Google Nexus 9 70.6%
70%
76.3%
8.2%
2.3%
2.1%
7.5%
Apple iPad Air 2 78.3%
75%
65.6%
11.8%
2.7%
11.1%
11%
View all

The CIE 1931 xy color gamut chart represents the set (area) of colors that a display can reproduce, with the sRGB colorspace (the highlighted triangle) serving as reference. The chart also provides a visual representation of a display's color accuracy. The small squares across the boundaries of the triangle are the reference points for the various colors, while the small dots are the actual measurements. Ideally, each dot should be positioned on top of its respective square. The 'x: CIE31' and 'y: CIE31' values in the table below the chart indicate the position of each measurement on the chart. 'Y' shows the luminance (in nits) of each measured color, while 'Target Y' is the desired luminance level for that color. Finally, 'ΔE 2000' is the Delta E value of the measured color. Delta E values of below 2 are ideal.

This measurements are made using SpectraCal's CalMAN calibration software.

The Color accuracy chart gives an idea of how close a display's measured colors are to their referential values. The first line holds the measured (actual) colors, while the second line holds the reference (target) colors. The closer the actual colors are to the target ones, the better.

This measurements are made using SpectraCal's CalMAN calibration software.

The Grayscale accuracy chart shows whether a display has a correct white balance (balance between red, green and blue) across different levels of grey (from dark to bright). The closer the Actual colors are to the Target ones, the better.

This measurements are made using SpectraCal's CalMAN calibration software.

View all

Google Nexus 9 vs Apple iPad Air 2

Google Nexus 9 vs Apple iPad Air 2
Google Nexus 9 vs Apple iPad Air 2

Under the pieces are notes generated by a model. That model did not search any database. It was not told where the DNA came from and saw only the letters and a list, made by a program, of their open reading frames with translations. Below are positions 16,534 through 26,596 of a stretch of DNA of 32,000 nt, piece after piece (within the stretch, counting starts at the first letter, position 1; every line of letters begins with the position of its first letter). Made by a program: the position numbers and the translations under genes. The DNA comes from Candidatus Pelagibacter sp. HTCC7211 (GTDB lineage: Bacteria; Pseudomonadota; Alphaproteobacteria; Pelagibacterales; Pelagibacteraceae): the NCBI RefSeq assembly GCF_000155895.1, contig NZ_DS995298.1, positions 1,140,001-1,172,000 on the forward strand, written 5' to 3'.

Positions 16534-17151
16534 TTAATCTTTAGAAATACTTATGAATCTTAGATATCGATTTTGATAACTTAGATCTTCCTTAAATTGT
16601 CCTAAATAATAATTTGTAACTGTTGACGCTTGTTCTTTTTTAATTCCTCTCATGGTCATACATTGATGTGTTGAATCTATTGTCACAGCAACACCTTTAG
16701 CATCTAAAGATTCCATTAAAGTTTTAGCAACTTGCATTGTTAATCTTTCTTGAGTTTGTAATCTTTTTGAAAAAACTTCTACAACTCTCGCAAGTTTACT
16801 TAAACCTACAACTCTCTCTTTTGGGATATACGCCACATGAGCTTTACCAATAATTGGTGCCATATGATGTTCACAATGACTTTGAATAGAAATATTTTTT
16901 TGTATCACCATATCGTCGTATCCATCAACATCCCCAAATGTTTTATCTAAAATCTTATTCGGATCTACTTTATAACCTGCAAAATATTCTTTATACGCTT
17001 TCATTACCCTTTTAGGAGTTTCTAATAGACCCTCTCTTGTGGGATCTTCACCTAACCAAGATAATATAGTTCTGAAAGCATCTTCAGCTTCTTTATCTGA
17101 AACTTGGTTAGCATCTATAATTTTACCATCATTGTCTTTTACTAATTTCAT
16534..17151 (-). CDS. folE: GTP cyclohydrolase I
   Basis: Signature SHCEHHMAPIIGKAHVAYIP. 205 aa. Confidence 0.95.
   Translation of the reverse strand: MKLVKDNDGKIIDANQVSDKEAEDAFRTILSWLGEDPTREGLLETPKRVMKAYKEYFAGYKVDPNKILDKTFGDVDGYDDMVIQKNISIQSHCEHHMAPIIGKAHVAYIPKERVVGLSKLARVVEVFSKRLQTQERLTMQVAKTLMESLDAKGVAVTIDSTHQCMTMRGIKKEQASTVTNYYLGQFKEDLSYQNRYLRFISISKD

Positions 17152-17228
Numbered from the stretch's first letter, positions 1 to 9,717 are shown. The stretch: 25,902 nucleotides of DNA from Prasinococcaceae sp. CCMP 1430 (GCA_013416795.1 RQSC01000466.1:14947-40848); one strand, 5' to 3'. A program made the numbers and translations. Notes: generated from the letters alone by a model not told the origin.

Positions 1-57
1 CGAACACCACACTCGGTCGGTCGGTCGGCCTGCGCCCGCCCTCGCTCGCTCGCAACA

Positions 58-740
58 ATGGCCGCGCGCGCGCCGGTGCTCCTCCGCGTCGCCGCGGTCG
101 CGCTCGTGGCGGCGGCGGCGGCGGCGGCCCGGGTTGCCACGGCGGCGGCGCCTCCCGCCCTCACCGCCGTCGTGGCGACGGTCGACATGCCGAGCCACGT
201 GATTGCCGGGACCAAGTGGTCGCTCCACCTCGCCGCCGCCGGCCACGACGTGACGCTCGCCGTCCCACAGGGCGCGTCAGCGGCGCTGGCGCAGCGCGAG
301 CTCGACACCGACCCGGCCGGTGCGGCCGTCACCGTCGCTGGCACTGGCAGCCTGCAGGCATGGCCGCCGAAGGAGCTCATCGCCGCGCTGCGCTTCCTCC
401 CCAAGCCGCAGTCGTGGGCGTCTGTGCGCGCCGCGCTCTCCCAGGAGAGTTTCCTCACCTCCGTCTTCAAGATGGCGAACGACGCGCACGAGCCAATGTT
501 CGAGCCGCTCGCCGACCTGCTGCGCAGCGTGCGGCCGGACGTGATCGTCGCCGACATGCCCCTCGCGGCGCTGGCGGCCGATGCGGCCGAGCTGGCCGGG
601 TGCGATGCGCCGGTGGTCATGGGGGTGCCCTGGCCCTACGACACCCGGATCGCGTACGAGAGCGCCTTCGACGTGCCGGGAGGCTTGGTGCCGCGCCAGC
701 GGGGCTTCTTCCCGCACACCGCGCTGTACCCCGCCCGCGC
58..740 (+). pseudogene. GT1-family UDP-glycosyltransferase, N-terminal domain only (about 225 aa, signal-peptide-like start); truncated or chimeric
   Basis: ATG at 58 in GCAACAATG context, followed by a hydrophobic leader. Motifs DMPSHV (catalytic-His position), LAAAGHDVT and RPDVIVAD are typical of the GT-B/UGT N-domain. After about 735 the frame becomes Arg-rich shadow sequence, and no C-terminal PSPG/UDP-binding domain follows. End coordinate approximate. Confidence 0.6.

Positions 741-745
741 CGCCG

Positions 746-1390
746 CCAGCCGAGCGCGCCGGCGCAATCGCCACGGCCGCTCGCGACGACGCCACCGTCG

Google Nexus 9 vs Apple iPad Air 2
Introduction


The holidays are just right around the corner, so consumers will no doubt be in full force shopping for the best of the best for their loved loves. In the tablet space, we’ve been fortunate to see the arrival of two spectacular offerings very recently – the iPad Air 2 and the Nexus 9. When it comes to performance and usefulness in accomplishing all sorts of tasks, there’s no arguing that these two come racing to the scene with a whole lot of goodies to make us all drool. At the end of the day, though, which of the two proves to be the stronger, more profound selection?

Design

Metal meets plastic

Apple’s design with the iPad Air 2 is a meticulous one, since it employs favorable, premium materials that help to deliver a package that’s sophisticated and elegant in design. Quite simply, its aluminum body feels significantly sturdier than the matte plastic finish of the Nexus 9. Even though the two are relatively easy to handle with comfort and ease, we can’t overlook the engineering marvel of the iPad Air 2’s incredibly thin 0.24-inch profile – it makes the 0.31-inch thinness of the Nexus 9 look thick by comparison!

Neither tablet is outfitted with an extraordinary set of hardware features, as they mostly offer the usual essentials around their trims – like their power buttons, 3.5mm headset jacks, volume controls, and charging ports. However, we will point out the iPad Air 2’s Touch ID finger print sensor, which offers us another option of securing the tablet. Meanwhile, the Nexus 9’s front-firing dual speakers are appreciated, as they project audio towards us, instead of against.



Display

Two gorgeous tablet screens make it difficult to side with just one of them